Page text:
"The Gladness of His Heart"
Psalm 100 - Part 1
During the first four years of my elementary school days, I heard the 100th Psalm recited over the intercom every morning. Such things happened in public schools back then, and the memory elicits warm memories and gratitude. Of course, I'm not sure how closely I listened to the recitation each day. I didn't become a believer until nearly a decade after leaving Woodcock Elementary. However, I have no doubt that the reading spiritually impacted my heart. The 100th Psalm remains one of my favorite portions of Scripture, and now on the other side of my lifetime, I have started reading it again every morning.
Over the next five days, we will consider each verse of this brief poem of joy, service, song, praise, thanksgiving, commitment, and spiritual awareness. We begin with the Psalmist's call to universal joy - "Make a joyful noise unto the Lord, all ye lands."
The command to rejoice in the Lord involves the entire world - "all ye lands." This has yet to be fulfilled in its entirety, although God has His people everywhere, It would would not be surprising to discover "a joyful noise" daily resounds in every nation from some or many trusting hearts. We look forward to the time when praise and thanksgiving fills the earth, and when "the Lord alone shall be exalted in that day" (Isaiah 2:11).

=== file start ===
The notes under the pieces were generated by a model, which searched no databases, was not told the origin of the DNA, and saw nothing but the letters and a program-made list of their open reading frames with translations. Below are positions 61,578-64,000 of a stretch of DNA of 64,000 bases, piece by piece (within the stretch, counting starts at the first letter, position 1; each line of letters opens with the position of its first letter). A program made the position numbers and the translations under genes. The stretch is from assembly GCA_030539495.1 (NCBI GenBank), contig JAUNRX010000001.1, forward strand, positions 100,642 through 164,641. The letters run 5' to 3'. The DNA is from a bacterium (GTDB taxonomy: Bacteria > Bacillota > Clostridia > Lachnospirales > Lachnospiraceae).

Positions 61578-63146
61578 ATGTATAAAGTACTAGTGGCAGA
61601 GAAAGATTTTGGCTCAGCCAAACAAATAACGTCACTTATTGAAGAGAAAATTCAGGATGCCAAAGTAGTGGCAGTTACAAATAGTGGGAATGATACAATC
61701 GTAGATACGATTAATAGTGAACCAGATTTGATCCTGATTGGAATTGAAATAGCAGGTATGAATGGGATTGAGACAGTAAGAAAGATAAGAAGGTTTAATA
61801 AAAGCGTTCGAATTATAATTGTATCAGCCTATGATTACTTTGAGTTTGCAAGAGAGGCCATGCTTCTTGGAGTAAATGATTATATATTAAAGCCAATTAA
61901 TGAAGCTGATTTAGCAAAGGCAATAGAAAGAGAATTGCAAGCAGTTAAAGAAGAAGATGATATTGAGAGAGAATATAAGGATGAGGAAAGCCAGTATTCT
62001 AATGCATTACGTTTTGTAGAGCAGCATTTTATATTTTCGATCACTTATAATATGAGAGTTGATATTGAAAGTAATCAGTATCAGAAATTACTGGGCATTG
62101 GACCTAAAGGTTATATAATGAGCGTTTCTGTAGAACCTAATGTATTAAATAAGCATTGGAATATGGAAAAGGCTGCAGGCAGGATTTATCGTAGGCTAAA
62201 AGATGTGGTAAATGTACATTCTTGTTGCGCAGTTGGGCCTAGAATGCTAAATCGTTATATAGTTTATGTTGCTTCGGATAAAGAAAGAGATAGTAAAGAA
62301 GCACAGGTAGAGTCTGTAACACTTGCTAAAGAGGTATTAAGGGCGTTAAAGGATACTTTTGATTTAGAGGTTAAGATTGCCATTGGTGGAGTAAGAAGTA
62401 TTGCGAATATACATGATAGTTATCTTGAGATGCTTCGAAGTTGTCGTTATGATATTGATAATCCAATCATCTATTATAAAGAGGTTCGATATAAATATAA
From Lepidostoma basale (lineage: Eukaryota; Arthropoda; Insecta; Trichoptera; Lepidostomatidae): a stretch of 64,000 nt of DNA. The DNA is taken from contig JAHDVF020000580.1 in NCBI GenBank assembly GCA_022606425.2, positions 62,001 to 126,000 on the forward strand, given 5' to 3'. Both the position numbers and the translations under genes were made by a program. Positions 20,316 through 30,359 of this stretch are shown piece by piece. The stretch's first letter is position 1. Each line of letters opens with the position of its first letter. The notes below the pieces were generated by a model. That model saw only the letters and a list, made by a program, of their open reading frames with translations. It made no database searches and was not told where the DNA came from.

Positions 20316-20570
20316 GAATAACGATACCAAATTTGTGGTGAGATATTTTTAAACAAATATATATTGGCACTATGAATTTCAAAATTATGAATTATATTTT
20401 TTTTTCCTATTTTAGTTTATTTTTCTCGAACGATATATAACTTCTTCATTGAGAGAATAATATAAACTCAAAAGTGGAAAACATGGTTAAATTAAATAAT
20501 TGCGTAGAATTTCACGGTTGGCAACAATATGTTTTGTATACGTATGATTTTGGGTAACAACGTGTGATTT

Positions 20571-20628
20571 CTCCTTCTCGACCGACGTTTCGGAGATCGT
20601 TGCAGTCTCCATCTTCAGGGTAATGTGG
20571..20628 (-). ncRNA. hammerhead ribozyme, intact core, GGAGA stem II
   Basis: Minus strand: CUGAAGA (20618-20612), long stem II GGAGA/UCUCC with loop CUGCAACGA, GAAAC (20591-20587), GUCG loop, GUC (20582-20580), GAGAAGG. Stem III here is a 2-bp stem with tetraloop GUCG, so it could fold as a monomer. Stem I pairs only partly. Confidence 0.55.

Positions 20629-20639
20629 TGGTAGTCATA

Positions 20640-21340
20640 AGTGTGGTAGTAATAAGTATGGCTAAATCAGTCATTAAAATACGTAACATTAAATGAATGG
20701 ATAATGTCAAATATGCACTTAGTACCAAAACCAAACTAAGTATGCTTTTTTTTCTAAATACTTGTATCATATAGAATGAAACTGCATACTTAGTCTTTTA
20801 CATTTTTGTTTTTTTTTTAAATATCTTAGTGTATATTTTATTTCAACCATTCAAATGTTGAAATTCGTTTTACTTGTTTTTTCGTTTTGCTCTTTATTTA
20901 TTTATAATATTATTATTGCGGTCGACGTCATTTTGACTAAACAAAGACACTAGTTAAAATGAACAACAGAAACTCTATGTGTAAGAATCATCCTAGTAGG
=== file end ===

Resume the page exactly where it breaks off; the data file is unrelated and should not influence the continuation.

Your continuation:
God made our hearts for joy, and for our expressing it. He exists as the most joyous of beings, a perception that must guide our doctrinal understanding of the Lord. David declared God to be "my exceeding joy" (Psalm 43:4). This could not be possible if God were not exceedingly joyful. Thus, He made our hearts to know the gladness of His heart. He also gave us voices to express the joy we find in Him. Do we view our Lord in this way? We must in order to know Him rightly. Certainly the Bible teaches that God can be sorrowful, grieved, and angry. Creation in its present condition often sorely displeases the heart of God (Psalm 2:5). However, joy constitutes His primary disposition and emotional state. We shall perfectly know this in eternity to come, and we must increasingly know this in our present existence.
Our own joy depends to a large degree on perceiving our Lord's joy. Our awareness of His disposition governs the atmosphere of our hearts. "Let them also that love Thy name be joyful in Thee" (Psalm 5:11). One day, all the redeemed nations of the world will know this. Joy will ensue, and the Psalmist's plea for a "joyful noise unto the Lord" will resound in "all ye lands." For now, we seek to personally know, assimilate, and express our Heavenly Father's primary disposition of a glad heart.
"The joy of the Lord is your strength."
Weekly Memory Verse
For the law was given by Moss, but grace and truth came by Jesus Christ.